Gardens can be incredibly stimulating to dogs. They’ll run around, dig and use your lawn as scratching posts. The trick is to create a pet-friendly garden that doesn’t lead to dug up soil and half-eaten vegetable beds.
Below is a simple guide to gardening with dogs, from what to plant to tips on how to create a dog-friendly garden.
Instilling general obedience
Aiming for general obedience is your first step to keeping a garden safe and fun for dogs. Contrary to popular belief, old dogs can learn new tricks. Puppies can start understanding commands as early as six weeks. So take the time to ensure your furry friends are well acquainted with tricks like, “stop”, “heel”, or “sit” and words like “no”.
A tip is to teach your dog in a quiet, least distracting place. Reinforce instead of punishing. Always remember to reward them with treats each time they follow. These commands are not only helpful to keep a dog-friendly garden. It’s also useful to ensure you’re living with a well-trained canine.
Dedicating a pet area
Similar to gardening with kids, dedicating a patch for your canine friends makes a huge difference in keeping your garden safe and thriving. Give your dogs an area to lounge around. Put their favorite toys in there as well as a water bowl for when they get dehydrated.
When your dogs have their own space in your garden, they learn more about respecting boundaries
Planting for dogs
It’s not only your garden that needs protection from your dogs. It’s also the other way around. Dogs also need to be safe in and around your plants. This means finding the right crops and seeds that won’t turn out to be toxic to them.
For example, lilies can be deadly to and may lead to kidney failure. Hyacinths, tulips, and daffodils can also be extremely harmful to dogs. Shrubs like azaleas and yews can be equally dangerous.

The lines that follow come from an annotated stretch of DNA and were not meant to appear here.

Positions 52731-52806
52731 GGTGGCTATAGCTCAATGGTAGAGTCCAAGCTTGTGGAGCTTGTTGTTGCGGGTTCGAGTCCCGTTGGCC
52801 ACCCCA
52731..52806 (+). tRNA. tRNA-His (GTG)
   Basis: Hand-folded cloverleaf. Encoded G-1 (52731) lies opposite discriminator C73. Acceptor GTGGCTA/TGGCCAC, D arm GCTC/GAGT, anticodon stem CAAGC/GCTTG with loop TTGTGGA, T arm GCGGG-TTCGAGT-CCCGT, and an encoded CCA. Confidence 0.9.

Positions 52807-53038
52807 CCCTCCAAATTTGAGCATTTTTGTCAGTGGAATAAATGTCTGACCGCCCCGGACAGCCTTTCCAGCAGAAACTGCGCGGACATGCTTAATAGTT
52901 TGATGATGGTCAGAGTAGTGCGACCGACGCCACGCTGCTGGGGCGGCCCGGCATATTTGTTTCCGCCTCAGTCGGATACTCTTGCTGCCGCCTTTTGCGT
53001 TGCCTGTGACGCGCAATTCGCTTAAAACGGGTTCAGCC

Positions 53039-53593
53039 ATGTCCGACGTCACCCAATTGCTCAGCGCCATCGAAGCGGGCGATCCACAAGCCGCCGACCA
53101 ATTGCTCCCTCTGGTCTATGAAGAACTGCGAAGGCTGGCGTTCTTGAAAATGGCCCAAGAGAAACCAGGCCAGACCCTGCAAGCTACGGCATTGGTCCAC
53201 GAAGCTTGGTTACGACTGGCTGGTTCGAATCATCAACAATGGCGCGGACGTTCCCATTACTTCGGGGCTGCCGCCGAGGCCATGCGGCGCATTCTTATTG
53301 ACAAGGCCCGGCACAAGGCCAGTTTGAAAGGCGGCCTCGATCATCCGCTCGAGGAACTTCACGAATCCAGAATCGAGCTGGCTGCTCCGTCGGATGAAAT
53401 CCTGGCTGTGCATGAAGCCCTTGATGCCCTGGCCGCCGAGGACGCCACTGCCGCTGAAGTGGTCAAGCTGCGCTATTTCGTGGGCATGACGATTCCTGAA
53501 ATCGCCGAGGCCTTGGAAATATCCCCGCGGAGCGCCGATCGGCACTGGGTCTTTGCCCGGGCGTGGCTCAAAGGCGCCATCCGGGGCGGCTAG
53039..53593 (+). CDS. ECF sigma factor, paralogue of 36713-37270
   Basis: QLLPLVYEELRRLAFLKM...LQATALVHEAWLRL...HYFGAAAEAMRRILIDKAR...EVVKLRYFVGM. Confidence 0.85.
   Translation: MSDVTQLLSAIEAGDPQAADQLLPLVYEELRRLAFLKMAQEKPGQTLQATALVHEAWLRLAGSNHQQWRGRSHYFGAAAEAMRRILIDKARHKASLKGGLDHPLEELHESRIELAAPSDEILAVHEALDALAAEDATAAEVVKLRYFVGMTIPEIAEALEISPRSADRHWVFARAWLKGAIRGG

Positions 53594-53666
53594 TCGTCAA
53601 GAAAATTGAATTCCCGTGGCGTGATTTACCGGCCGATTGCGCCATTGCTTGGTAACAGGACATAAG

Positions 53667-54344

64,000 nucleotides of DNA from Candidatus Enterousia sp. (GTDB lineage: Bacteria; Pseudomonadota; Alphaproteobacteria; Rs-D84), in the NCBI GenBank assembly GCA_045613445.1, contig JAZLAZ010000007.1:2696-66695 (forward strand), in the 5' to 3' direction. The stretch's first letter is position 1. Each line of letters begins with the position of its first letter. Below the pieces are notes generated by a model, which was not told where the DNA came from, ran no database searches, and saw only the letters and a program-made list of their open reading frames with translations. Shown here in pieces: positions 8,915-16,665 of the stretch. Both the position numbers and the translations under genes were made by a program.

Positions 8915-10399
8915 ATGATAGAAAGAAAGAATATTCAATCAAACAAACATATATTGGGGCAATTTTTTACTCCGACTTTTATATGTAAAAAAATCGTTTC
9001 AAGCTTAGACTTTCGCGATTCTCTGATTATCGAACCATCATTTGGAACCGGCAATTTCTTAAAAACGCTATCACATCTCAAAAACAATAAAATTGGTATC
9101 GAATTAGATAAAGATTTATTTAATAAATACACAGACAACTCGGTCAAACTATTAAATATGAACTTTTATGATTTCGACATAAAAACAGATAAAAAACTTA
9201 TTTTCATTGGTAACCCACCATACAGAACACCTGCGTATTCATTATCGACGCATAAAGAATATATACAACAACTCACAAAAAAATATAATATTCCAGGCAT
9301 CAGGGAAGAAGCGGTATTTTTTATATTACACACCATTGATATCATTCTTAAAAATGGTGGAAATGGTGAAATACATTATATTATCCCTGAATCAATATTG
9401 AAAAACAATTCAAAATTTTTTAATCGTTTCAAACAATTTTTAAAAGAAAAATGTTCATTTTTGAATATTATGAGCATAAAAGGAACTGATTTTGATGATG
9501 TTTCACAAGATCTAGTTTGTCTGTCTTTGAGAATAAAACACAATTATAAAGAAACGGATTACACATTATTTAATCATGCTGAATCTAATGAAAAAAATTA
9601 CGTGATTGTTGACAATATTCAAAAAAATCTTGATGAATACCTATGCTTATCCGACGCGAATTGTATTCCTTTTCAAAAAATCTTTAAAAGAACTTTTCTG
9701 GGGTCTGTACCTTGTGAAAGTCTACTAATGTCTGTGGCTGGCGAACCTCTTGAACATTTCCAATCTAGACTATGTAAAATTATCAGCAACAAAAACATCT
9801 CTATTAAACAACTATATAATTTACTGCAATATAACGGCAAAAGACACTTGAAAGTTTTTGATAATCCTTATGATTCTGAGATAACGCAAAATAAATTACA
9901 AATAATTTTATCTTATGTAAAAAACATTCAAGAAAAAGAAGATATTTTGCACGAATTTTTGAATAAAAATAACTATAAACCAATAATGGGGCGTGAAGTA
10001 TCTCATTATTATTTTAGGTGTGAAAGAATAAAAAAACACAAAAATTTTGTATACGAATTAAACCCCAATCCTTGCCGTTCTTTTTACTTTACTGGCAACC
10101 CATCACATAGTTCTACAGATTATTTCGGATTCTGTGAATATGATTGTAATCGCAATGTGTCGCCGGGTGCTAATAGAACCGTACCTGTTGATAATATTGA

Apart from toxic plants, gardening with dogs also means preventing the use of rat poison, herbicides and other chemicals as much as possible. Since many organic fertilizer and compost can also ne dangerous to them, it’s best to keep your four-legged companions away.
Grass is also massive temptation to dogs. You can choose to hardscape instead, and opt for bricks, stones, and pavement. If you want to keep it greener, there are also tough grasses that can withstand paw traffic. Bermuda grass works great during warm seasons. Tall fescue grass is a fantastic alternative during cold season.
Using natural repellants
Your vegetable garden smells like a salad bar to your dogs. The next best thing is to opt for natural repellants that would trick your pets into thinking that your veggie patch is something else.
Vinegar and apple bitter sprays are great options. You can also plant marigolds in between your vegetables so it will keep your dogs, and other garden pests away. Sprinkling powdered mustard and chili flakes will help prevent your dogs from coming near your veggies too.
The key to gardening with dogs is to create a co-existing space. Keep this guide in mind so you could be closer to a dog-friendly garden where everything, and everyone will thrive.